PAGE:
You would think that with daylight – surely an enemy of ghosts – that this job was all a decent enough affair, a safe bet. For all intents and purposes, an afternoon was an easy shift. That’s how the job was sold to me. I mean, what ghosts and pub-fights statistically make the news in a weekday afternoon environment? Surely, not many if any. Which was good. Because I’m not good with violence either, never have been. My legs go first and then I just crumble into a heap. Quite literally before the first fist or boot has connected. And this is just me talking from a spectator’s viewpoint.
I can’t help the way I am. And even though statistically fights rarely occur midweek on an afternoon shift, the fear of a sudden outbreak of alcohol-fuelled violence is never too far from my thoughts at all times while I’m stationed helplessly in a confined space behind the narrow length of the bar. Me, Colin Moore, still single and eating into my thirties and regularly out of sorts; I have always been low in spirits. But what I would give, would love to be able to save enough cash to move out of mum and dads. The pub work had to be viewed as a positive. A starter point. I had to remember that.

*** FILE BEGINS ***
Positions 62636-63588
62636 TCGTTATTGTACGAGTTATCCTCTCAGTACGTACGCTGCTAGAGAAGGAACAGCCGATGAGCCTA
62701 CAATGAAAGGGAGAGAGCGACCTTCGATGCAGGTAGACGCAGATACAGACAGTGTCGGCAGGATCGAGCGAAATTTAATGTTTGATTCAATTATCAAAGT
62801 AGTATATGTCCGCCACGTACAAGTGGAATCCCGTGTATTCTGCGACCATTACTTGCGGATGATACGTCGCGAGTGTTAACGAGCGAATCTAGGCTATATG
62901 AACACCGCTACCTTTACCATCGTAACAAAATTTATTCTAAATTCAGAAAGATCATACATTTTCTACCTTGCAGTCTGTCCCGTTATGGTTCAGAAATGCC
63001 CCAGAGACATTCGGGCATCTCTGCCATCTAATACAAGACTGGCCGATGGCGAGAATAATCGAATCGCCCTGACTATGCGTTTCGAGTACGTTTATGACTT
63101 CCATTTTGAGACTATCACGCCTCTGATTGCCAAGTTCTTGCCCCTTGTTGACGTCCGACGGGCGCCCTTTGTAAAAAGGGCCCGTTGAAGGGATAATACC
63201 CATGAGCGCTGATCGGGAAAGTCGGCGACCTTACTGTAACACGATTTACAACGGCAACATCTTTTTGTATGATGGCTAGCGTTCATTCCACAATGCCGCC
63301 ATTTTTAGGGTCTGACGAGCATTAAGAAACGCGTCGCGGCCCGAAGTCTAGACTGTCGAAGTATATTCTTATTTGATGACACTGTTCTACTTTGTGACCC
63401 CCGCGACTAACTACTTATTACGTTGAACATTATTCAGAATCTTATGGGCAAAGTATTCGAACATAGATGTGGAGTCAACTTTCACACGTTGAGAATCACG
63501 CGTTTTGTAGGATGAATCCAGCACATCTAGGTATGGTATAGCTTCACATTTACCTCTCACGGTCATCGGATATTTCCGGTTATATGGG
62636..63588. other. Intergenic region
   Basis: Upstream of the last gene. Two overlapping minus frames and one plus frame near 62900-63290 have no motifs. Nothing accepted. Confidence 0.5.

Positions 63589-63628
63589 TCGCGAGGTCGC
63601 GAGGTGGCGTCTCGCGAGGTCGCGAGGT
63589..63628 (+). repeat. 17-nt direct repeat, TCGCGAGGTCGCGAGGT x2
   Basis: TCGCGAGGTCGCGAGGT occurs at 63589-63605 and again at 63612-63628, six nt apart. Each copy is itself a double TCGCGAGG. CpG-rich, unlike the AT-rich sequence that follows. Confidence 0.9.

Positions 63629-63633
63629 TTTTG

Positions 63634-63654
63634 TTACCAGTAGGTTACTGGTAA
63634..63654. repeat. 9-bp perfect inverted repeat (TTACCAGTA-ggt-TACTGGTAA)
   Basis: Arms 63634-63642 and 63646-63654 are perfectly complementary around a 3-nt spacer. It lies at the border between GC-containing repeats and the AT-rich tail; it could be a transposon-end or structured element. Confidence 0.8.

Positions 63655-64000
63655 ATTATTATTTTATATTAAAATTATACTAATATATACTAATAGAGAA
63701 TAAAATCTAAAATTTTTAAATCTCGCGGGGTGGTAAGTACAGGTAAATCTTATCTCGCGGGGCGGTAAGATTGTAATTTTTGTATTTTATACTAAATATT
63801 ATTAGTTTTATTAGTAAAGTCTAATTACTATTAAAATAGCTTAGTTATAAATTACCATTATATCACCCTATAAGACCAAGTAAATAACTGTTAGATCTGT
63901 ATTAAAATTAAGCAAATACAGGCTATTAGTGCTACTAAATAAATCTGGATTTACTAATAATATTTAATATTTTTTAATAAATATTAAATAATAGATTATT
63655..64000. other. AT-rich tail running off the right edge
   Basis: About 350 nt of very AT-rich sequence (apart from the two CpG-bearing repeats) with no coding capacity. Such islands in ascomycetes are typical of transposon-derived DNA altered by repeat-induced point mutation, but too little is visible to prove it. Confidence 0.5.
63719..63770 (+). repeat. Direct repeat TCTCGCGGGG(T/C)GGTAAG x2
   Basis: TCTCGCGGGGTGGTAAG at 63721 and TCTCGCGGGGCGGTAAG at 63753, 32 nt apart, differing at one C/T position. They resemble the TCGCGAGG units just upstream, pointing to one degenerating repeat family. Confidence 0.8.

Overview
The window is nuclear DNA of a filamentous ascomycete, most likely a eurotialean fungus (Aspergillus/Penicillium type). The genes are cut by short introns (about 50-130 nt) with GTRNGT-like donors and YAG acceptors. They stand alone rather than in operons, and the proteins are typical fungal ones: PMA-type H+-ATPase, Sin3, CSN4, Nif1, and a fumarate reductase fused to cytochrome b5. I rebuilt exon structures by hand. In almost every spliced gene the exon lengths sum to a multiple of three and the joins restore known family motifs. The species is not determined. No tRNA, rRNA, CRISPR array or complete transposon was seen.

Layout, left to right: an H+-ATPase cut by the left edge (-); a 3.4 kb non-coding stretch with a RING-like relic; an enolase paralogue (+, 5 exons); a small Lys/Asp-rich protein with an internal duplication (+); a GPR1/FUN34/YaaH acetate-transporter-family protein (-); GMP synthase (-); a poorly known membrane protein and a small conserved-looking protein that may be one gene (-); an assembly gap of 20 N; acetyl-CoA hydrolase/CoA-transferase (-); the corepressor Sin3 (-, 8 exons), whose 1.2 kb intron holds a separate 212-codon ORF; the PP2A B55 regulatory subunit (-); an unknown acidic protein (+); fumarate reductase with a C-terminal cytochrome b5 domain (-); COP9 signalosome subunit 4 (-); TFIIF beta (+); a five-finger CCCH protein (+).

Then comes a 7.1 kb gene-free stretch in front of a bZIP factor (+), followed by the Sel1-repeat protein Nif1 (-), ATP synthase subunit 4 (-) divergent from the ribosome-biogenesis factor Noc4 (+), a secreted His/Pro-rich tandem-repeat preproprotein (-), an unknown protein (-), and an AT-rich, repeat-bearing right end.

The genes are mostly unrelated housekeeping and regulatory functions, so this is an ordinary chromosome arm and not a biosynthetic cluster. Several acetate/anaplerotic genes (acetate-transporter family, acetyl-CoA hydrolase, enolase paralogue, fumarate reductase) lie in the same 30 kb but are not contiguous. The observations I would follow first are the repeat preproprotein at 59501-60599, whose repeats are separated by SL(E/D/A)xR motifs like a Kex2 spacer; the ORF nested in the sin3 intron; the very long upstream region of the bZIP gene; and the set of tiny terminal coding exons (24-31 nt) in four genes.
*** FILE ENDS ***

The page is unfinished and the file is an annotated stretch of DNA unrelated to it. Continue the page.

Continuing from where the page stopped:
Because the job was mine as long as I wanted it – that was the spoken contract – maybe I really could save enough to buy a VW Campervan. Just like the one Leonard has. Ride around the countryside all day behind the wheel, set up camp for the evening by the sea, beneath the stars; claim my independence once and for all. I guess I wouldn’t be depressed then.